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  1. #1
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    Arrow Is Ruby the future?

    Will there be a day when ruby pass php as the dominant scripting language? or another alternative to php, I don't want to be stuck with php.

  2. #2
    Follow: @AlexDawsonUK silver trophybronze trophy AlexDawson's Avatar
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    I personally see Ruby having different aim’s to PHP. PHP falls more under the category of standard serverside scripting (alongside ASP, ColdFusion, JSP and Perl) where as ruby falls more under the category of rich internet application scripting services (alongside python and seaside). Whereas PHP is usually used for small dynamic services, Ruby is more aptly suited towards powerful applications in the cloud. Even though you do not want to use PHP, I don’t see why you just don’t use another product in preference, most web hosts support a wide variety of languages and isn’t like you require the client to have anything installed on their end to make use of them.

  3. #3
    Guru in training bronze trophy SoulScratch's Avatar
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    Chances are very slim that any language would surpass the usage of PHP as it's more catered toward novices and non-programmers, and as long as it hits more of the demographic then it will be as popular as it is.

    Though personally I favor Python as it's a bit more mature and I like the language rules a bit more, Ruby isn't bad compared to PHP.

    That being said, why are you stuck with php? Are you in a work force that mostly uses PHP? Or does your web host not support Ruby?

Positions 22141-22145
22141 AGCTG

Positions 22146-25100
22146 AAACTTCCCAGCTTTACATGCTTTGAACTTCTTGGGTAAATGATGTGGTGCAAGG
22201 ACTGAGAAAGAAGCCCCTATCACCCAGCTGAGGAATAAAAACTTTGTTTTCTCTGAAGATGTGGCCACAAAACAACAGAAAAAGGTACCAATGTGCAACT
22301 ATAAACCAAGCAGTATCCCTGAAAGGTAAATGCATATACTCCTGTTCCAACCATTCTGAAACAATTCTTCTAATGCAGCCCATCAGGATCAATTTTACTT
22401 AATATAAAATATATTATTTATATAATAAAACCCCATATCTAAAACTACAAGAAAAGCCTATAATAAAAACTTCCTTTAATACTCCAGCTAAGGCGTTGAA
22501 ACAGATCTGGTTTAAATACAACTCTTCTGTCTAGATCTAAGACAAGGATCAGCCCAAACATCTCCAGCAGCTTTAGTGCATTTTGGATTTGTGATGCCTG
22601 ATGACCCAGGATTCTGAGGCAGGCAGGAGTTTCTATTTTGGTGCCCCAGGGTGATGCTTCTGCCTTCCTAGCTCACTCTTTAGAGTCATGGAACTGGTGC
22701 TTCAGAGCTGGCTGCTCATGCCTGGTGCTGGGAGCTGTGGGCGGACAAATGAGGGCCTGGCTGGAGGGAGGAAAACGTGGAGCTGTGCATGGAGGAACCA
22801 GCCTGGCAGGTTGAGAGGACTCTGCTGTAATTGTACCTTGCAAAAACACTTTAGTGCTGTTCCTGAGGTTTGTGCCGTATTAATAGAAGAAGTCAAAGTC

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    Dan Schulz you will be missed

  4. #4
    Follow Me On Twitter: @djg gold trophysilver trophybronze trophy Dan Grossman's Avatar
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    Ruby's even older than PHP and never took off in any major way. It was not designed for "the cloud" or even web scripting; heck, until just the past few years, there was no stable web stack to deploy any kind of production Ruby web app *at all*. It's an extremely object-oriented dynamic language, and I think it will eventually share the fate of its cousin Smalltalk, relegated to hobbyists and with little use in the commercial world.

  5. #5
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    Quote Originally Posted by Dan Grossman View Post
    Ruby's even older than PHP and never took off in any major way. It was not designed for "the cloud" or even web scripting; heck, until just the past few years, there was no stable web stack to deploy any kind of production Ruby web app *at all*. It's an extremely object-oriented dynamic language, and I think it will eventually share the fate of its cousin Smalltalk, relegated to hobbyists and with little use in the commercial world.
    (The ancient programmer coughs and shuffles forward to the podium.)

    Well, when you're as old as either one of those languages, there's nothing significant about a couple of months age difference. (PHP and Ruby both made their public debuts in 1995, though Ruby had been in development since 1993.) While it might have had a slight head start, Ruby had to cross a language barrier, as it didn't get a non-japanese web site to promote it until PHP was just shy of version 3. It started gaining traction first with IBM, then the Pickaxe book, both in 2001.

    The major difference between the two languages is that Ruby was designed from day one as an object-oriented language, while PHP is slowly but surely having OO features grafted onto it.

    The "Killer app" for Ruby is obviously Rails, but there's more to the language than that. It's short and elegant syntax is making it almost ideal for developing DSL's in, for one thing.

    The PHP community reacted to the success of Rails, playing catch-up with frameworks like Cake, and the competition continues, with all us of benefitting from every step forward either makes.